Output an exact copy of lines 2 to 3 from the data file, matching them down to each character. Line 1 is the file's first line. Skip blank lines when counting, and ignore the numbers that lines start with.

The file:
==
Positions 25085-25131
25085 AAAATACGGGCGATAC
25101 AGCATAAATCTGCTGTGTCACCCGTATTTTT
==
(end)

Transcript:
25085 AAAATACGGGCGATAC
25101 AGCATAAATCTGCTGTGTCACCCGTATTTTT